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HILARION M. HENARES, JR., VICTOR C. AGUSTIN, ALFREDO L.

HENARES, DANIEL L. HENARES, ENRIQUE BELO HENARES, and


CRISTINA BELO HENARES, petitioners,
vs.
LAND TRANSPORTATION FRANCHISING AND REGULATORY BOARD
and DEPARTMENT OF TRANSPORTATION AND
COMMUNICATIONS, respondents.

FACTS:

 Petitioners challenge this Court to issue a writ of mandamus


commanding respondents Land Transportation Franchising and
Regulatory Board (LTFRB) and the Department of Transportation and
Communications (DOTC) to require public utility vehicles (PUVs) to use
compressed natural gas (CNG) as alternative fuel.
 To counter the aforementioned detrimental effects of emissions from
PUVs, petitioners propose the use of CNG. According to petitioners, CNG
is a natural gas comprised mostly of methane which although containing
small amounts of propane and butane,10 is colorless and odorless and
considered the cleanest fossil fuel because it produces much less
pollutants than coal and petroleum

ISSUES:

1. Whether or not petitioners herein have legal capacity to bring this


petition to the Court.
2. Whether or not mandamus can be validly issue against respondents so as
to compel PUVs to use CNG as alternative fuel.

Held:

1. The SC ruled in the first issue presented that there is no dispute that
petitioners have a legal right which is sought to be recognized and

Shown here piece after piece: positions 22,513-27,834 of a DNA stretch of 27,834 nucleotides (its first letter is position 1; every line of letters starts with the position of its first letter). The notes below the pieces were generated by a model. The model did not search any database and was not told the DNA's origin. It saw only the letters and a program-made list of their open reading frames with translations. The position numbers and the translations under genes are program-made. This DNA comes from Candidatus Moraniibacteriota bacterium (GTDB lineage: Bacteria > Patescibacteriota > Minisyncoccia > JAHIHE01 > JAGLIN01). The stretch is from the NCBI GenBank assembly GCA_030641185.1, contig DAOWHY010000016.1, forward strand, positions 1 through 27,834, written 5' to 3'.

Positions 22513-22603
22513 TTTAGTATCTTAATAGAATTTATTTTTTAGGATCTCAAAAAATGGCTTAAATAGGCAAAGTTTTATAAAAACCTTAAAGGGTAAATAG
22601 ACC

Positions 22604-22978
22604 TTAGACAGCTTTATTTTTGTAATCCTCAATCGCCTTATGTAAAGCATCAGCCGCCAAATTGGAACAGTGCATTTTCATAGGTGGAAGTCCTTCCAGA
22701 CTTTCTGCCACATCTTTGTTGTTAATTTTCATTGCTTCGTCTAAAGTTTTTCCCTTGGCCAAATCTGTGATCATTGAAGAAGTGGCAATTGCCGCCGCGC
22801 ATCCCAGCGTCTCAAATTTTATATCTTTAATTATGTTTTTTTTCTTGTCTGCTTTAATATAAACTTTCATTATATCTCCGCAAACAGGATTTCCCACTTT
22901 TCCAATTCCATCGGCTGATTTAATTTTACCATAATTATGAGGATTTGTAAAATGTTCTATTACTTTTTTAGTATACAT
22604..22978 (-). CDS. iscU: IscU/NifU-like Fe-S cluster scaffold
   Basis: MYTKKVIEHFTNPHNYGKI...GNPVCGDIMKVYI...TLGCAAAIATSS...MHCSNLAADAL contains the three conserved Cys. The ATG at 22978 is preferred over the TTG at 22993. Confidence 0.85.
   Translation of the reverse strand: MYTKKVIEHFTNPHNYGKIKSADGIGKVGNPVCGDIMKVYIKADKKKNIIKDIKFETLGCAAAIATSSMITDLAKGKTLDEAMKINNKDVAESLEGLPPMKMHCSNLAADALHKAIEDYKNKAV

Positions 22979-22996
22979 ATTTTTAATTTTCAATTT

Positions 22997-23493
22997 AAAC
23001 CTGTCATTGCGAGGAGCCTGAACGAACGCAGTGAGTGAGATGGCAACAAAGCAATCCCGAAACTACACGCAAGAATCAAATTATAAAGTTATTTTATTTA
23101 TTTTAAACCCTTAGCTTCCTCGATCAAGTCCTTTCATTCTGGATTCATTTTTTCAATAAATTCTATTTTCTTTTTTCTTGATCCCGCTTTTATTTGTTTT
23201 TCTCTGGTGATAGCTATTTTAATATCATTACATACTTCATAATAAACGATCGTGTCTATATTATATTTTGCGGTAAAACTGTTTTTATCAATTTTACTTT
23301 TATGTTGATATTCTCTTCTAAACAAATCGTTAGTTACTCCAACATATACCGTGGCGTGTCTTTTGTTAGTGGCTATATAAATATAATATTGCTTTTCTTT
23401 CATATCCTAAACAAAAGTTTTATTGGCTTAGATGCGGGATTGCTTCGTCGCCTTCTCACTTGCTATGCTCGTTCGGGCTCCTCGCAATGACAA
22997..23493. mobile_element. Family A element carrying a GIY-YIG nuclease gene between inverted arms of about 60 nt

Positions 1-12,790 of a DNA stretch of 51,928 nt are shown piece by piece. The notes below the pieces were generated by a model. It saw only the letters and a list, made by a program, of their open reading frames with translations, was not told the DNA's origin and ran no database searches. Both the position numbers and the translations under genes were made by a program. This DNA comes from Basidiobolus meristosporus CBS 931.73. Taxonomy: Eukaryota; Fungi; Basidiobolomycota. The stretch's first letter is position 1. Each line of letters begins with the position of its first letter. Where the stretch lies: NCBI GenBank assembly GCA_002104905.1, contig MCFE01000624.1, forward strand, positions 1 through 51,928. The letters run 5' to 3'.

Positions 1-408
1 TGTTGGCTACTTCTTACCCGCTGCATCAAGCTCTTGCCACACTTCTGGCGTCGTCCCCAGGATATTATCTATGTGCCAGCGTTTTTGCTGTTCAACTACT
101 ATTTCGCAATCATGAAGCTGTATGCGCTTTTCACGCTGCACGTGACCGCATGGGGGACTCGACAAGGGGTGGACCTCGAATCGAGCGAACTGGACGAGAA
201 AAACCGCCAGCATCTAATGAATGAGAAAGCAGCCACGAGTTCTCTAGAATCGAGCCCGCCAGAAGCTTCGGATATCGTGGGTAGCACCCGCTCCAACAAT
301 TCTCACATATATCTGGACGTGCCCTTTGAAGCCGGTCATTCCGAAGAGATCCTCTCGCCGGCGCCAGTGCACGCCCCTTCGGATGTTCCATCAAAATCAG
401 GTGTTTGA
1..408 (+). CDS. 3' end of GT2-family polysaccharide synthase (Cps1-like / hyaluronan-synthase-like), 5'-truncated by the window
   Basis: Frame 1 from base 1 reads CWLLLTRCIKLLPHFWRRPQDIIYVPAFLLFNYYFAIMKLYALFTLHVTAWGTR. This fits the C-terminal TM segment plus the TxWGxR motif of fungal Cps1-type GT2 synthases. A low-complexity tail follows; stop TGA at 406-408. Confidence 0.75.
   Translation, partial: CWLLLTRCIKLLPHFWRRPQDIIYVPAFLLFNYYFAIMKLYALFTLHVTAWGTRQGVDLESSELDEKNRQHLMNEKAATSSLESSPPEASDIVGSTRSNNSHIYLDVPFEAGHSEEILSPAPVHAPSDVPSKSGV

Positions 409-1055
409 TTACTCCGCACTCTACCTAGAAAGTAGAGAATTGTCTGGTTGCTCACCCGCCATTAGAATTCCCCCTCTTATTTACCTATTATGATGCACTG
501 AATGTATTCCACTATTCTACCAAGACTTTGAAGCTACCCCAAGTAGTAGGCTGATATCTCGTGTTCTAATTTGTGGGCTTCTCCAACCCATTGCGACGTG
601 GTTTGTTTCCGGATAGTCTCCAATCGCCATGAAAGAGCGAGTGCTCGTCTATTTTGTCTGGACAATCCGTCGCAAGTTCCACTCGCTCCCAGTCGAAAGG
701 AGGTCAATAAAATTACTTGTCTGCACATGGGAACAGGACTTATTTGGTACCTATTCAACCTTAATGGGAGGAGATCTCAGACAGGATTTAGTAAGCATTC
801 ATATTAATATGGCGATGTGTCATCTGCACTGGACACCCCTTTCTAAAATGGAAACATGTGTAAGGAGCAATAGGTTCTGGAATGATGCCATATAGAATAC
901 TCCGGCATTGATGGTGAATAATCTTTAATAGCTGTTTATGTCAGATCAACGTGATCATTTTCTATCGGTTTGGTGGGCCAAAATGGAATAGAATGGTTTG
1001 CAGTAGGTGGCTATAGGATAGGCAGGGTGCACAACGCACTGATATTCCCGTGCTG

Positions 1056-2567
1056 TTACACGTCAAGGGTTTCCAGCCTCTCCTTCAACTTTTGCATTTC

enforced to bring the case before this Court. The petitioners’ standing
hinges to the fact that a party's standing before this Court is a procedural
technicality which may, in the exercise of the Court's discretion, be set
aside in view of the importance of the issue raised. We brush aside this
issue of technicality under the principle of the transcendental importance
to the public, especially so if these cases demand that they be settled
promptly.
2. On the second issue, however, the SC ruled in the negative such that the
writ of mandamus commanding the respondents to require PUV’s to use
CNG is unavailing. Mandamus is available only to compel the doing of an
act specifically enjoined by law as a duty. Here, there is no law that
mandates the respondents LTFRB and the DOTC to order owners of
motor vehicles to use CNG. Mandamus will not generally lie from one
branch of government to a coordinate branch, for the obvious reason
that neither is inferior to the other.
Therefore, the Court believes that it is only timely to reaffirm the premium that
has placed on the protection of the environment. However serious the problem
in pollution may be and how fatal these pollutants are to the health of the
citizens, and urgently requiring resort to drastic measures to reduce air
pollutants emitted by motor vehicles, we must admit in particular that
petitioners are unable to pinpoint the law that imposes an indubitable legal duty
on respondents that will justify a grant of the writ of mandamus compelling the
use of CNG for public utility vehicles.